By: Lippman Kanfer Foundation for Living Torah
“At Lippman Kanfer Foundation for Living Torah, we see this as a moment of incredible opportunity… to make Jewish teaching and practice a vibrant resource for answering life’s most important questions…. Jewish wisdom can make our lives and the world better. This is the moment to act on this proposition and make it the watchword of the next great movement in Jewish life.”
As the Founding President of Lippman Kanfer Foundation for Living Torah, Dr. Jonathan Woocher (z”l) articulated a vision for the future of Jewish life that continues to guide our work. Following his charge, our mission is to help people apply particular Jewish wisdom to universal human questions; and we strive to do so in all aspects of our grantmaking, Prize, convenings, communications, network building, and thought partnership.
“I learned from and treasured every conversation with Jon,” said Joe Kanfer, a close friend of Dr. Woocher and a Founding Director of Lippman Kanfer Foundation for Living Torah. “His clear-eyed understanding of the Jewish world combined with an unquenchable optimism helped shape the worldview of educators and lay leaders alike. In Jon’s work we can see the roots and the branches of the incredible renaissance of Jewish life which we are experiencing today. At Lippman Kanfer Foundation for Living Torah we are proud to be carrying on his work.”
But Dr. Woocher also taught us that this vision represents a paradigm shift from the “continuity-focused” orientation that pervaded (and continues to pervade) much of the Jewish community. This means that the new paradigm is not only a vision to strive for, but also a hypothesis to be tested. In that spirit of curiosity, it requires answering fundamental questions, including:
- What are life’s most important questions today?
- How can Jewish wisdom help people answer them?
- What are the biggest challenges and opportunities of this approach?
We are heartbroken that we no longer have Dr. Woocher as part of our team answering these questions, and we constantly find ourselves asking, “What would Jon do?”
While the particular answers vary depending on the situation, one unifying theme remains constant: more research. Dr. Woocher pushed LKFLT to make research an essential part of our work. From sponsoring research exploring the impact of our inaugural Lippman Kanfer Prize for Applied Jewish Wisdom, to commissioning a study of Jewish sensibilities, to dreaming of a fellowship in educating for applied Jewish wisdom (which eventually became a reality through a partnership with JTS’s Davidson School of Education), he helped us develop a culture of rigorous reflection and curiosity.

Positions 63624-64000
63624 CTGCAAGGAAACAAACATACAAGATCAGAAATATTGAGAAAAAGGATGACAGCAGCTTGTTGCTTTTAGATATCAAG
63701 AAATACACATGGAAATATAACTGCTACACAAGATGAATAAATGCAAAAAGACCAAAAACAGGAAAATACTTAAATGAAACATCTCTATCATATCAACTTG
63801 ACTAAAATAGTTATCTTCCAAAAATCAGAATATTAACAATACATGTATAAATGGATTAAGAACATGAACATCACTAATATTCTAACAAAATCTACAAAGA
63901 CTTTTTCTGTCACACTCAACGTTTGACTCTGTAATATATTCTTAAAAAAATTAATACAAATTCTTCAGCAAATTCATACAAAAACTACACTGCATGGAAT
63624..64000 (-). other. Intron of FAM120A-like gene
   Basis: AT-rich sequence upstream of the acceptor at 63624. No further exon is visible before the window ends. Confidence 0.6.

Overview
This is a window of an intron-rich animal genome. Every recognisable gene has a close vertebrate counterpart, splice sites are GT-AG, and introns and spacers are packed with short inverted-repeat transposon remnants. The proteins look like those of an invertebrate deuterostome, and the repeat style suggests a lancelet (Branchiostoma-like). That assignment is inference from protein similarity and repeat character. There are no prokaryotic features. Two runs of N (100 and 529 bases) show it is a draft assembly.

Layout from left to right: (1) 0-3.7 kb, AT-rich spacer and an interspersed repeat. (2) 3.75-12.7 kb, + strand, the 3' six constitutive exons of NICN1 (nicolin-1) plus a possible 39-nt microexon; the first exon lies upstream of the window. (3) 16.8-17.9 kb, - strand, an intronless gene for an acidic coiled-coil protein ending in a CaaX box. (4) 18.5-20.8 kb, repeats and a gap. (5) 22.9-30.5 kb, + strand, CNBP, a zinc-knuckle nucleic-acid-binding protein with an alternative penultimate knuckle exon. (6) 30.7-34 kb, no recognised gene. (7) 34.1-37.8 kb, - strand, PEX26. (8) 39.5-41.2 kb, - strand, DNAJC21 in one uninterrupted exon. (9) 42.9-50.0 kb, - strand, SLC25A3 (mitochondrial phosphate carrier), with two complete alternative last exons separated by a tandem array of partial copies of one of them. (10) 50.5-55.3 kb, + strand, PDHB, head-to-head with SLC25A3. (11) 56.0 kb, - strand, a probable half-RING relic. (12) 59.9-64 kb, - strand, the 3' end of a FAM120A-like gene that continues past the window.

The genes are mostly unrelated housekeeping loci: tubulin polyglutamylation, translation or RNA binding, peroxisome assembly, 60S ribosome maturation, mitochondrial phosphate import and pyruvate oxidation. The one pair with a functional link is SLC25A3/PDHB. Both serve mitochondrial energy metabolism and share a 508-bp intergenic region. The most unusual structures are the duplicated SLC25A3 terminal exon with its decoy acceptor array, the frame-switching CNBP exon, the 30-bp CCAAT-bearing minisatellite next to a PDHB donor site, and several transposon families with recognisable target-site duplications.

To honor this tremendous contribution to our work and to the shaping of the future of Jewish life, we are very moved to announce the creation of the Dr. Jonathan Woocher Research Fellowship (the “Woocher Research Fellowship”). Starting this summer, LKFLT will sponsor Woocher Research Fellows to explore topics that helps answer the question of how Jewish wisdom can be applied to universal human questions that people navigate in their day-to-day lives.
We are thrilled to announce that the inaugural research fellow will be Rabbi Dr. Vanessa Ochs. Rabbi Dr. Ochs introduced Jewish sensibilities as a framework for thinking about Jewish life; and that framework was deeply influential on both Dr. Woocher and our Foundation.
“Long before I knew Jon Woocher as a colleague,” said Rabbi Dr. Ochs, “he was my mentor, for his work opened up my eyes to new ways that American Jews were expressing themselves and finding meaning through communal ritual. That he eventually trained his sharp eye on my own work on Jewish Sensibilities was a great honor and I valued our conversations that sharpened my thinking. His work continues to inspire and challenge me; I miss him greatly. It is a great privilege to be the inaugural Jonathan Woocher Research Fellow and to pay tribute to his contributions in this way.”
Rabbi Dr. Ochs’ will explore how particular Jewish sensibilities are being turned to in the contexts of healing (personal and communal) and healthcare, especially scenarios in which these sensibilities intersect or conflict, as well as those in which a negative guise of the sensibility may come into play. We are very excited to learn more from Rabbi Dr. Ochs’ scholarship on this important topic.
Although Dr. Woocher did not live to see this Fellowship, we hope it would make him proud.
“Nothing defined my father more than his intellect, curiosity, and love of learning,” said Dr. Meredith Woocher, “so I can’t think of a better way to honor him and keep his memory alive than the Woocher Research Fellowship. My mother, Sherry Woocher, and I are very grateful to Lippman Kanfer Foundation for Living Torah for bringing this to life. We are eager to read and learn from the new scholarship that Woocher Fellows will create in the coming years!”
If you are a researcher interested in a Woocher Research Fellowship, please contact Rabbi Ayalon Eliach, Lippman Kanfer Foundation for Living Torah’s Director of Learning and Strategic Communications at email@example.com. We are currently seeking proposals from researchers to study the data collected from the most recent Lippman Kanfer Prize for Applied Jewish Wisdom. More information can be found here.